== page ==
Aeronautical authorities on Friday confirmed world records for a Swiss solar-powered aircraft that flew around the clock in July, including those for the longest and highest flight by such an aircraft.
Solar Impulse was credited with the longest flight in the category of solar powered aeroplanes, by staying aloft for 26 hours, 10 minutes and 19 seconds, the International Aeronautical Federation (FAI) said.
It also set an altitude record by flying at 9,235 metres (30,298 feet), and a record for the biggest height gain (8,744 metres) during the pioneering flight.
"The FAI congratulates (pilot) André Borschberg and the whole team involved in Solar Impulse on these splendid achievements."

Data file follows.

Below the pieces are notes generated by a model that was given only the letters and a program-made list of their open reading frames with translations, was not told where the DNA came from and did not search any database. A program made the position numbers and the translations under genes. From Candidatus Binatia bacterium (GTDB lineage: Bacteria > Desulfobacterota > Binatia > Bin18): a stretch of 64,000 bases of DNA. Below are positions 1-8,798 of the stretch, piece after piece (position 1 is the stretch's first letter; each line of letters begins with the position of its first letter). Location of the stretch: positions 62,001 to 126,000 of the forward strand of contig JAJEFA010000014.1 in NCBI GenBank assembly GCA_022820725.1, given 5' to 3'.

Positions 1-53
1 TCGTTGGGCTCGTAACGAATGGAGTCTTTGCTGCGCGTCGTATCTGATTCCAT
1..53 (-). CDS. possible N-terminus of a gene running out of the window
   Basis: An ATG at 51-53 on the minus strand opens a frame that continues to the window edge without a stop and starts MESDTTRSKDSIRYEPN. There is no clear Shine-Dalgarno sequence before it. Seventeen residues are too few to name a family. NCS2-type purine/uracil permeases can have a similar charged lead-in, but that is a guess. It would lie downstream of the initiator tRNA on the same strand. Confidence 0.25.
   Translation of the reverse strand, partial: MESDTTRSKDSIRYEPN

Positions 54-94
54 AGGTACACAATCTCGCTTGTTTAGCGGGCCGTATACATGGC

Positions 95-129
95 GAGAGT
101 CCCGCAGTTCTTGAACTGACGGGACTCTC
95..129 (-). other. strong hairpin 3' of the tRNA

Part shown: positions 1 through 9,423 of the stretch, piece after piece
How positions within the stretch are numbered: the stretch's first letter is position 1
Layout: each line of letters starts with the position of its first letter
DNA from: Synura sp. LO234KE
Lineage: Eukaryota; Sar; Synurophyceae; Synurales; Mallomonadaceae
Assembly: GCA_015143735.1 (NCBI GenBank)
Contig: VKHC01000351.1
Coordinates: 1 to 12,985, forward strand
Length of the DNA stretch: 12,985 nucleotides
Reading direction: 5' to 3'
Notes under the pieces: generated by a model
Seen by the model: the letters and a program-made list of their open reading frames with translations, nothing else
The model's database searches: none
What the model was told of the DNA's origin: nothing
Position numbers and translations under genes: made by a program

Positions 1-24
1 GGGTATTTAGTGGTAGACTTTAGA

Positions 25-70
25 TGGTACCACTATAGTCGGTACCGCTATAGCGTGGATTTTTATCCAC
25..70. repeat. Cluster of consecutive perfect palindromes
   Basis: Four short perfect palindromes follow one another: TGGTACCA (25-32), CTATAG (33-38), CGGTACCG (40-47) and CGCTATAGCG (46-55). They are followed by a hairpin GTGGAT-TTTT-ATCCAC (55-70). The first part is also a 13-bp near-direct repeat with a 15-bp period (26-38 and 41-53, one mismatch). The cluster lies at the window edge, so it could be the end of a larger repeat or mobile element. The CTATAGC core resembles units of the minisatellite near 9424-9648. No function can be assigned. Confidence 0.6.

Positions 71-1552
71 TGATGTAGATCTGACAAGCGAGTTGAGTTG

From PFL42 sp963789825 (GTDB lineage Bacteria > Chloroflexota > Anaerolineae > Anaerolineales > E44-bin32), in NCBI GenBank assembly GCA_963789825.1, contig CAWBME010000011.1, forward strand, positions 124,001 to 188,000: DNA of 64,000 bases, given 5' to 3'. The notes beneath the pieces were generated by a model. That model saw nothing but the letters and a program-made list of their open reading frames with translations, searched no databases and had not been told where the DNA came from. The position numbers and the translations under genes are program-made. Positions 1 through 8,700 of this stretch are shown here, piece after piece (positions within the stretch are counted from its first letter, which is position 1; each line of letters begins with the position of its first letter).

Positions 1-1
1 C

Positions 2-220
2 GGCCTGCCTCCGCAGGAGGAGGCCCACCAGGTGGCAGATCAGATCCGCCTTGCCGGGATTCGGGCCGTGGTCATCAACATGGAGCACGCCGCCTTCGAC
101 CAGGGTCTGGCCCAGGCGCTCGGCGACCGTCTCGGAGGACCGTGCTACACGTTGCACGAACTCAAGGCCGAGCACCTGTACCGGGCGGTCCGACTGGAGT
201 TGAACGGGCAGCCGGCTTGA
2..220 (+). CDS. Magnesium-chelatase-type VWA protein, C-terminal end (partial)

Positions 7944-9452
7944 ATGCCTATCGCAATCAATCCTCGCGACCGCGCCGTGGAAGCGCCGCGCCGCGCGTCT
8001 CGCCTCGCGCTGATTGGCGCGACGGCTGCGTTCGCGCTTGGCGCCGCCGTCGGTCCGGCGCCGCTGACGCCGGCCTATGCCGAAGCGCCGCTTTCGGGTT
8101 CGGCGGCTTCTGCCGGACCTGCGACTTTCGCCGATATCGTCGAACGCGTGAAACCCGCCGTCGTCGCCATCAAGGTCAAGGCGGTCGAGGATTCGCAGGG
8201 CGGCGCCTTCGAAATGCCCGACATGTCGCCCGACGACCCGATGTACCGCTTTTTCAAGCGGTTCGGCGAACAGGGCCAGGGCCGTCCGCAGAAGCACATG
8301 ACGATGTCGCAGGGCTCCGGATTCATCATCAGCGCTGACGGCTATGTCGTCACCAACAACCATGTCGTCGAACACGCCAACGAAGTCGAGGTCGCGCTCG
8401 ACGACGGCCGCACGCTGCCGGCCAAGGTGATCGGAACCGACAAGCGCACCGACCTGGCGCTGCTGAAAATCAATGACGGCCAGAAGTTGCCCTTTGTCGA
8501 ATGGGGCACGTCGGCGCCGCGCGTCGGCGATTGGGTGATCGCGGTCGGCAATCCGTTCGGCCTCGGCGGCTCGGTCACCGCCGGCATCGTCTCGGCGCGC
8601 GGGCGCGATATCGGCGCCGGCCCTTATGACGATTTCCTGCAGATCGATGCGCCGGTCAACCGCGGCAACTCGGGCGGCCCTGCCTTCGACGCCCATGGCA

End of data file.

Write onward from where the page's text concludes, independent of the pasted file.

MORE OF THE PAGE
The experimental single-seater with solar panels cast across a wingspan matching that of a large airliner flew in 14 hours of sunshine to power, also allowing it to charge up its batteries and fly on through darkness.
FAI official Marcel Meyer told AFP that it was also the first time in the four-year history of the solar-powered category that such feats had officially been endorsed.
"There have not been any previous records," he said, adding that records had been claimed for solar flight before but without sufficient proof.
The Solar Impulse team is planning to fly even further, including possible manned transatlantic and round-the-world flights in 2013-2014.
The pioneering flight in Switzerland was monitored by observers from the Swiss Aero Club, an FAI member.
Explore further: Scientists get set for simulated nuclear inspection